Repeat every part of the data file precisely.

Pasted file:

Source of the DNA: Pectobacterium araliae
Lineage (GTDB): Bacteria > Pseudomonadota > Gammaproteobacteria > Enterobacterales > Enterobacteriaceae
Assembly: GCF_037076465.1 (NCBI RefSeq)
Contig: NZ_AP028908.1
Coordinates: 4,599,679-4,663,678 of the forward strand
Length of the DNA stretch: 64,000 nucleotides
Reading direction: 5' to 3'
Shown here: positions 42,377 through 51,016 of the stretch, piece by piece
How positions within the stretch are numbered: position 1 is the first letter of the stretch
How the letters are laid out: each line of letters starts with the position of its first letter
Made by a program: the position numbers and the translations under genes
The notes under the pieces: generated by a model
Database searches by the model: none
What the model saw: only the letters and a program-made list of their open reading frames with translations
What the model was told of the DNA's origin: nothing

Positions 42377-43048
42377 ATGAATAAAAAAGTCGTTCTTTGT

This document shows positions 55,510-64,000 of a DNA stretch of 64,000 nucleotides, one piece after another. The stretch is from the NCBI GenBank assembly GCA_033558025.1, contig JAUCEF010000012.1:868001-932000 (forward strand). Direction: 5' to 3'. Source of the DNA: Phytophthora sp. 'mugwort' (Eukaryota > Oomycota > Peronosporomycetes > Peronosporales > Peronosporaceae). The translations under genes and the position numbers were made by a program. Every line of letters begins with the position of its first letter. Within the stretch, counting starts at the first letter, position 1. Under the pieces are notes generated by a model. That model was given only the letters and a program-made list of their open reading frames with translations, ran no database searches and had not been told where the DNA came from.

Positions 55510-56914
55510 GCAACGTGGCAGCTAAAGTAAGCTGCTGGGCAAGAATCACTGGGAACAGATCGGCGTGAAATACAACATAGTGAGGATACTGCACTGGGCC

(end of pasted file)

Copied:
Source of the DNA: Pectobacterium araliae
Lineage (GTDB): Bacteria > Pseudomonadota > Gammaproteobacteria > Enterobacterales > Enterobacteriaceae
Assembly: GCF_037076465.1 (NCBI RefSeq)
Contig: NZ_AP028908.1
Coordinates: 4,599,679-4,663,678 of the forward strand
Length of the DNA stretch: 64,000 nucleotides
Reading direction: 5' to 3'
Shown here: positions 42,377 through 51,016 of the stretch, piece by piece
How positions within the stretch are numbered: position 1 is the first letter of the stretch
How the letters are laid out: each line of letters starts with the position of its first letter
Made by a program: the position numbers and the translations under genes
The notes under the pieces: generated by a model
Database searches by the model: none
What the model saw: only the letters and a program-made list of their open reading frames with translations
What the model was told of the DNA's origin: nothing

Positions 42377-43048
42377 ATGAATAAAAAAGTCGTTCTTTGT

This document shows positions 55,510-64,000 of a DNA stretch of 64,000 nucleotides, one piece after another. The stretch is from the NCBI GenBank assembly GCA_033558025.1, contig JAUCEF010000012.1:868001-932000 (forward strand). Direction: 5' to 3'. Source of the DNA: Phytophthora sp. 'mugwort' (Eukaryota > Oomycota > Peronosporomycetes > Peronosporales > Peronosporaceae). The translations under genes and the position numbers were made by a program. Every line of letters begins with the position of its first letter. Within the stretch, counting starts at the first letter, position 1. Under the pieces are notes generated by a model. That model was given only the letters and a program-made list of their open reading frames with translations, ran no database searches and had not been told where the DNA came from.

Positions 55510-56914
55510 GCAACGTGGCAGCTAAAGTAAGCTGCTGGGCAAGAATCACTGGGAACAGATCGGCGTGAAATACAACATAGTGAGGATACTGCACTGGGCC